The 20-minute video conversation with producer Laurie Parker and Rain Phoenix, the younger sister of River who also starred in Van Sant’s Even Cowgirls Get the Blues, discuss the film and River Phoenix’s performance. Parker and Phoenix talk about River’s process of trying to create a performance and be a collaborator to Van Sant. Phoenix talked about the fact that it was River who suggested her to be in Even Cowgirls Get the Blues. Parker recalls a lot of the things in production that were fun while the stuff in Italy was more intimate because the crew was smaller at the time. Rain and Parker both recall the casting of William Reichert as Bob largely because River suggested it proving how much of a collaborator he was to Van Sant as it’s a great conversation piece between the two women.
The 53-minute audio conversation between The Heart is Deceitful Above All Things novelist JT LeRoy and filmmaker Jonathan Caouette of the film Tarnation. The audio track is essentially LeRoy and Caouette talking about the film via phone conversation. A lot of it is quite humorous while they even get Gus Van Sant to pop in for a large portion of the conversation. Caouette discusses that the film came out at the right time in his life when he felt that there weren’t a lot of films about gays of his generation at the time that was very accessible. LeRoy talks to Caouette and Van Sant about the difference between Seattle and Portland as far as people are concerned that is very weird though intriguing. Overall, it’s a fun more engaging audio piece from two fans of the film.
The deleted scenes section includes twelve minutes of six deleted scenes that was cut from the film plus the original barn crash scene that included a scratch in the middle of the frame. The scenes are preceded with a note that the film features some missing sound and images that weren’t un-restored for the DVD. The first scene is a wonderful scene of Bob displaying an impromptu theatrical performance with Scott as an old lady and fellow friends watch while cops try to break in. The second scene is where Mike asks a couple of his friends including Gary for some food as they all work in food stands. The third scene is actually an alternate ending of who actually picks up Mike at the end of the film. The next scene involves Mike in the road waiting for a ride as he recalls old memories. The next has Mike at a hospital where he talks to a nurse while the last is Scott and Mike howling at the sky during a campfire.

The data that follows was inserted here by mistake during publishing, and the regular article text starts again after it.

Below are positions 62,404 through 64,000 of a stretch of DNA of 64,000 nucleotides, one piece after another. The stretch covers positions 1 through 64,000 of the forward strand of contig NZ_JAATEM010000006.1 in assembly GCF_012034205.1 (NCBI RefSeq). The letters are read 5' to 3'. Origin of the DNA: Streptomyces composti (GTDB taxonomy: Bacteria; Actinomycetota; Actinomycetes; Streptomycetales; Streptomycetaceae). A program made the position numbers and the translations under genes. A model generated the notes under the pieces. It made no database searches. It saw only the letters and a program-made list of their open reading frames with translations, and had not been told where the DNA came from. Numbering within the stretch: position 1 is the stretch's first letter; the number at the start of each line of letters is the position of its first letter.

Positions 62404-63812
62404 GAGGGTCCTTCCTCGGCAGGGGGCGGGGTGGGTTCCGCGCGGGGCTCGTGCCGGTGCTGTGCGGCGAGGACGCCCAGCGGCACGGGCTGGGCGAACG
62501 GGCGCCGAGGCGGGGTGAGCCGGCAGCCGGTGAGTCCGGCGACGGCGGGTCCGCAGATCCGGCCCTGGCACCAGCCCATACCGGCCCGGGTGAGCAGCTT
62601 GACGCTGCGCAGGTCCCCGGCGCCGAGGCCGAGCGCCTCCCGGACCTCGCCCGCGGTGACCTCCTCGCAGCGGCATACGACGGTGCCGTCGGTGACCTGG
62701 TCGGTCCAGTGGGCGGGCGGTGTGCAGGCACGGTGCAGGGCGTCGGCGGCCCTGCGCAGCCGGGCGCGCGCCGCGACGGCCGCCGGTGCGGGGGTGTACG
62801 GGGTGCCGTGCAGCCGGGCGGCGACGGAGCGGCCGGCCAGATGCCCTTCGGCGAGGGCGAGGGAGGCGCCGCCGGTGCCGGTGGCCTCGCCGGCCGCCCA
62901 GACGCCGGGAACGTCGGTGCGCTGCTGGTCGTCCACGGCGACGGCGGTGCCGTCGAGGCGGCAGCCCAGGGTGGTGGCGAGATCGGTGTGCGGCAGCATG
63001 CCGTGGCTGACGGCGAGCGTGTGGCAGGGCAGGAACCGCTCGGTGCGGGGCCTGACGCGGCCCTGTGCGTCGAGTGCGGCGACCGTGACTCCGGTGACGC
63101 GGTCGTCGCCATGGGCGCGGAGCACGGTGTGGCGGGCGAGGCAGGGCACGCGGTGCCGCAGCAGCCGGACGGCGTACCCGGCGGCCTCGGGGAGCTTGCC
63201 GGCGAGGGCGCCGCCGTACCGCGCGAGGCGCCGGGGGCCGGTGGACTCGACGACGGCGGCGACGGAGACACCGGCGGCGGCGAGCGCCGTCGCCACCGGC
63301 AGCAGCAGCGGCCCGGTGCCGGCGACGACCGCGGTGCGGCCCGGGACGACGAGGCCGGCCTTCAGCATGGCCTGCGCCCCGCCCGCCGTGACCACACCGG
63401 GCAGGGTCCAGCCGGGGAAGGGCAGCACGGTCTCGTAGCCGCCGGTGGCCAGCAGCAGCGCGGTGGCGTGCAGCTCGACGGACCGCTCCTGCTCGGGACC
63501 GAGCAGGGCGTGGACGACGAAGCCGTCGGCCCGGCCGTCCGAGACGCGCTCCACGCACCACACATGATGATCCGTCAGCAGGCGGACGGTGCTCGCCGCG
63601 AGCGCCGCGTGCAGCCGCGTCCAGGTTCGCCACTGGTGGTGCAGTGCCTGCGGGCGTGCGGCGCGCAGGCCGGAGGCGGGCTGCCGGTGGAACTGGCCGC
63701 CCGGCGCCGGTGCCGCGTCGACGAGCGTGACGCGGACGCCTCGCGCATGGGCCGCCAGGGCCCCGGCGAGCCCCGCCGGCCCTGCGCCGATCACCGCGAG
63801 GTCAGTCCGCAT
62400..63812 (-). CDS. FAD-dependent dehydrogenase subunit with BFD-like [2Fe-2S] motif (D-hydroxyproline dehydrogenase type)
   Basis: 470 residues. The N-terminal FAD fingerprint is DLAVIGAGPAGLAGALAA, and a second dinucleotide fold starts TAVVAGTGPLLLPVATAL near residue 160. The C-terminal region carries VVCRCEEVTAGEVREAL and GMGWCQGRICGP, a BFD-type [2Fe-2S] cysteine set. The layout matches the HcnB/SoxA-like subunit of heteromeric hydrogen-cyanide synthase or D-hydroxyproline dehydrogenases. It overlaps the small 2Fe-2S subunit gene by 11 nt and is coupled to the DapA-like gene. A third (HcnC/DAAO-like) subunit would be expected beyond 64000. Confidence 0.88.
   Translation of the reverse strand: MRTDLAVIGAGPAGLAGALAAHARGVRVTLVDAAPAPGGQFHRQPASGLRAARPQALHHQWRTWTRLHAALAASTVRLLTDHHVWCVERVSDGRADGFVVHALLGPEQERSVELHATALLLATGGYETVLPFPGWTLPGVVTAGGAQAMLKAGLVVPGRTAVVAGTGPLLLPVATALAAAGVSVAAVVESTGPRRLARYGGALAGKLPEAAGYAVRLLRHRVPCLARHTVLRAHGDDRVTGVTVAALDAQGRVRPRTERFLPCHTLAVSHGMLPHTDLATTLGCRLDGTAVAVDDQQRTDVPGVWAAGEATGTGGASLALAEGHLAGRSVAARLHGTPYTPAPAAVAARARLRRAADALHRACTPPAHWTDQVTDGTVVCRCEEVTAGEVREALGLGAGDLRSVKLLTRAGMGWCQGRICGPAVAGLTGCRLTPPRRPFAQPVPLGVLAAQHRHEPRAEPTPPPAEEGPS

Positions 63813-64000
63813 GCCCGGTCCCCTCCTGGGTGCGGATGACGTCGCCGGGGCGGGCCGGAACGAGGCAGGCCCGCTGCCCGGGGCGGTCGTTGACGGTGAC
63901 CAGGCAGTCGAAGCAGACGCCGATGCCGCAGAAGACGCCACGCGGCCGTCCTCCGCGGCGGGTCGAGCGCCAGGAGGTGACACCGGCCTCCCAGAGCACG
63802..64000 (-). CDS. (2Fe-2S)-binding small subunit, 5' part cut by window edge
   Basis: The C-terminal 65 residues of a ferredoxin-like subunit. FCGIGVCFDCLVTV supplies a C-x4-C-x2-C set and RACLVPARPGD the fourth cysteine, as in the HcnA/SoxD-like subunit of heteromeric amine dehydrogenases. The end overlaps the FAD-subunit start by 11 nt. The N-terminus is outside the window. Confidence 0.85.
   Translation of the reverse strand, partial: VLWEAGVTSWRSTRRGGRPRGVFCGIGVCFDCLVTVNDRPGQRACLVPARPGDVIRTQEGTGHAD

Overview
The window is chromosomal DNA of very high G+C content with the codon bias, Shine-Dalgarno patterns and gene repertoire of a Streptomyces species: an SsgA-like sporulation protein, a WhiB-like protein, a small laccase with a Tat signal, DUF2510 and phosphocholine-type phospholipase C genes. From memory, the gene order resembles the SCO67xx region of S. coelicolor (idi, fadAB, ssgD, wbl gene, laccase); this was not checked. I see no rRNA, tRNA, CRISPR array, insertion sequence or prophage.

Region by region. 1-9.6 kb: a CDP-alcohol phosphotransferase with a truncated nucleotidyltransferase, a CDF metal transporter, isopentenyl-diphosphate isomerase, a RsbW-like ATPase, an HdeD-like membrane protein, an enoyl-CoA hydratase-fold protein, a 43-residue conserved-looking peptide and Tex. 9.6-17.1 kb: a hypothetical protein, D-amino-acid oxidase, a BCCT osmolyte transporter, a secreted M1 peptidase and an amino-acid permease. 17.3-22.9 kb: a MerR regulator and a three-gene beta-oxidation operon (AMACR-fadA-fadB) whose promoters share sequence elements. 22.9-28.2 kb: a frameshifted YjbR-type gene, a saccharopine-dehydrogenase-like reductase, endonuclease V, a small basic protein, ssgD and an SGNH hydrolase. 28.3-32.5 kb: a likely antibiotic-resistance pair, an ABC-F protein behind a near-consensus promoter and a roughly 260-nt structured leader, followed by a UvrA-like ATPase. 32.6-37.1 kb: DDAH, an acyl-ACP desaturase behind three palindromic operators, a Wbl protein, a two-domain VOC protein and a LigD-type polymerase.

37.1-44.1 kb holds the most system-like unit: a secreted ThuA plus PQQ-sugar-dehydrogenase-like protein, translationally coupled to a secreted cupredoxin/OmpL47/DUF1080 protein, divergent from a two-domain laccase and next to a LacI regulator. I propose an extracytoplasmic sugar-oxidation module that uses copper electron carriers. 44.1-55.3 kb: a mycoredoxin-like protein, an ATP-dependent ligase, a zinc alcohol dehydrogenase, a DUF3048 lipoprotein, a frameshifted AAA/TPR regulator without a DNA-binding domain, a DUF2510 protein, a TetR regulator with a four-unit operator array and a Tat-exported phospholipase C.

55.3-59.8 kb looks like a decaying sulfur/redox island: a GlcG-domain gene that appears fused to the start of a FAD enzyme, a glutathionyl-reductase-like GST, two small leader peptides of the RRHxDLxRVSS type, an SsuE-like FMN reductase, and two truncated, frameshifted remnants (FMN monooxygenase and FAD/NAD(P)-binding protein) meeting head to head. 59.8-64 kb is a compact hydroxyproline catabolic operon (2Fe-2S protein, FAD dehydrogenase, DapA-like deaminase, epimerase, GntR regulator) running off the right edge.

The DVD set which includes a gorgeous yet lavish packaging also includes a 64-page booklet that features two essays, an article by Lance Loud, and two reprinted interviews with Gus Van Sant, River Phoenix, and Keanu Reeves. The first essay is from Amy Taubin entitled Private Places where Taubin talks about the film and how it daring it was at the time it came out in 1991. Taubin talks about the fragility of Mike and Scott’s own conflict into the two worlds he’s in as it’s a compelling essay from Taubin. The second essay called Boise on the Side by J.T. LeRoy where LeRoy writes about his love for My Own Private Idaho with its director Gus Van Sant. It’s a very witty discussion about the film where LeRoy picks out favorite scenes and dialogue to emphasize what he loves about the film. The third essay by Lance Loud called Shakespeare in Black Leather is an article about the film that was written for American Film magazine. The article has Loud go inside the production of the film as well as Van Sant’s career and his advice to steal from the classics when in need of an idea as the overall article is truly a superb read.
The next two articles are different interviews from Interview magazine. The first is an interview with Gus Van Sant conducted by River Phoenix entitled My Director and I for the March 1991 issue. Van Sant and Phoenix discuss the production as well as Van Sant’s methods into directing as well as Van Sant’s own background into his own life. It’s a wonderfully engaging interview as it both Van Sant and Phoenix seemed relaxed into the conversation they’re having. The second article from the November issue of Interview is an interview with River Phoenix and Keanu Reeves by Gini Sikes and Paige Powell. The interview had Phoenix and Reeves discuss the film as well as their characters. Both reveal a lot about what goes on in production while providing some humorous anecdotes about what they do sometimes. They also talk about working with Van Sant and how much they enjoyed it as it’s a fun yet compelling interview.
The Criterion set for My Own Private Idaho is truly one of the company’s best in terms of packaging and presentation. It’s also a must-have for fans of the film as well as anyone that wants to know what great 1990s American cinema is.
***End of DVD Tidbits***
My Own Private Idaho is without a doubt Gus Van Sant’s best film in his truly revered film career. Featuring an iconic performance by River Phoenix as well as a brilliant performance from Keanu Reeves, it is truly one of the best films ever made for its blend of gay drama, Americana, and the road film. Anyone that wants to seek out the films of Gus Van Sant will see this as the perfect place to start of how daring and how accessible he can be. In the end, My Own Private Idaho is an outstanding film from Gus Van Sant.
Gus Van Sant Films: Mala Noche - Drugstore Cowboy - Even Cowgirls Get the Blues - To Die For - Good Will Hunting - Psycho (1998 film) - Finding Forrester - Gerry - Elephant - Last Days - Paranoid Park - Milk - Restless - Promised Land
(C) thevoid99 2011
This is my favorite of van Sant's films. There's a relaxed an authentic feel about it that lacks in his other films. And I say that as an active fan of his.
Maybe it's just because I grew up in Idaho, though. Who knows.
It's also my favorite film of his as well. It's largely because it was one of the first films I saw as a teenager. I wasn't sure what I thought of it until years later as I just fell in love with. He just created something that is very original that no one will replicate.